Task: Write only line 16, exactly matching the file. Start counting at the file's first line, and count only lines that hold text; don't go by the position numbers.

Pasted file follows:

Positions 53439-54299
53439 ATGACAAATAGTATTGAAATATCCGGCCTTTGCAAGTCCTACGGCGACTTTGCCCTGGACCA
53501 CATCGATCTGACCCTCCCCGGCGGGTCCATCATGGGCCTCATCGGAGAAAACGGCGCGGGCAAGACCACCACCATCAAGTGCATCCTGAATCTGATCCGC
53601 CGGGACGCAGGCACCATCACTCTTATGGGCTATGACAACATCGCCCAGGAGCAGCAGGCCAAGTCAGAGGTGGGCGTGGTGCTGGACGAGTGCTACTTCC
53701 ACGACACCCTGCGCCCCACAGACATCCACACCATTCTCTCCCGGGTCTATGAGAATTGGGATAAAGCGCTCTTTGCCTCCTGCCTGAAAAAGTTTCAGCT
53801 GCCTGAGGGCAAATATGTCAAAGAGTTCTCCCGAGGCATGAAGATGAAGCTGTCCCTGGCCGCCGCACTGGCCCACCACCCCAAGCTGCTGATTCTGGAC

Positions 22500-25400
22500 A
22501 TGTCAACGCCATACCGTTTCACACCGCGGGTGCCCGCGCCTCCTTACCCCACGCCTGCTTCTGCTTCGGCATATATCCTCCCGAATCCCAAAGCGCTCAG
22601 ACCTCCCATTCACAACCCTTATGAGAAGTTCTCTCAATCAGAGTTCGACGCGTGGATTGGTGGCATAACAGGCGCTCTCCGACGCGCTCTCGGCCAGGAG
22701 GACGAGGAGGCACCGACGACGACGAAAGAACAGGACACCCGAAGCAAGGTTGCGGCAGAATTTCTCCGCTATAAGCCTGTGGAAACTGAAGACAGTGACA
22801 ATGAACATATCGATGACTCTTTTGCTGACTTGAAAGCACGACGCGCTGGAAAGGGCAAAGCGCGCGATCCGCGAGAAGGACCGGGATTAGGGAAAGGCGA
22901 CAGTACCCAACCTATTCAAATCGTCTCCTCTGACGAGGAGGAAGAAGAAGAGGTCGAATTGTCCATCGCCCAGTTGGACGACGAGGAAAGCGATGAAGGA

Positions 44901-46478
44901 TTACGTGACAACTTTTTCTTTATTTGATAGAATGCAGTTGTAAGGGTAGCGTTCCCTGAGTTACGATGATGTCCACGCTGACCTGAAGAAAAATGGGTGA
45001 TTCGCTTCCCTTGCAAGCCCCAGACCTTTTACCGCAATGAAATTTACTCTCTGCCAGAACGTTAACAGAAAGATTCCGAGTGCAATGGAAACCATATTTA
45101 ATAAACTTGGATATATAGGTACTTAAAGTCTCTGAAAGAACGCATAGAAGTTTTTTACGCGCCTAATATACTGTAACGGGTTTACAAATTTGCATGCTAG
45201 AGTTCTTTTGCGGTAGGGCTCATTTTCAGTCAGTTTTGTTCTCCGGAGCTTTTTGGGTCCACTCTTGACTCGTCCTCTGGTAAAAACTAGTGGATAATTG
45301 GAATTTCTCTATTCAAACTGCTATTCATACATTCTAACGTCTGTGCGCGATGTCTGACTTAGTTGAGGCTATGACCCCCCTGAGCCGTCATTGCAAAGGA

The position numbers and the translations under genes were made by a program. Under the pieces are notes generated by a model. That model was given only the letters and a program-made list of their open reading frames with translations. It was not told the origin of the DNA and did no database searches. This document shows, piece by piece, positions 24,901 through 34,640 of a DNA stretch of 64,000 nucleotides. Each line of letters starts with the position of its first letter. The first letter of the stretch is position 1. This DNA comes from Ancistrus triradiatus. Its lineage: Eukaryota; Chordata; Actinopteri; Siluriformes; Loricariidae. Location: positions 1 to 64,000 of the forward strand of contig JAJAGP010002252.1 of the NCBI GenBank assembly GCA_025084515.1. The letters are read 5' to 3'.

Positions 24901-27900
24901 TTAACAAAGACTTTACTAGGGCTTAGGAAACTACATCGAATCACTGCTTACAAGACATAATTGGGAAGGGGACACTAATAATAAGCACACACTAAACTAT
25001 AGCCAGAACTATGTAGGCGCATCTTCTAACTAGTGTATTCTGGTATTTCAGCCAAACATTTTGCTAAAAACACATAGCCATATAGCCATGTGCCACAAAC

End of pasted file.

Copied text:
45001 TTCGCTTCCCTTGCAAGCCCCAGACCTTTTACCGCAATGAAATTTACTCTCTGCCAGAACGTTAACAGAAAGATTCCGAGTGCAATGGAAACCATATTTA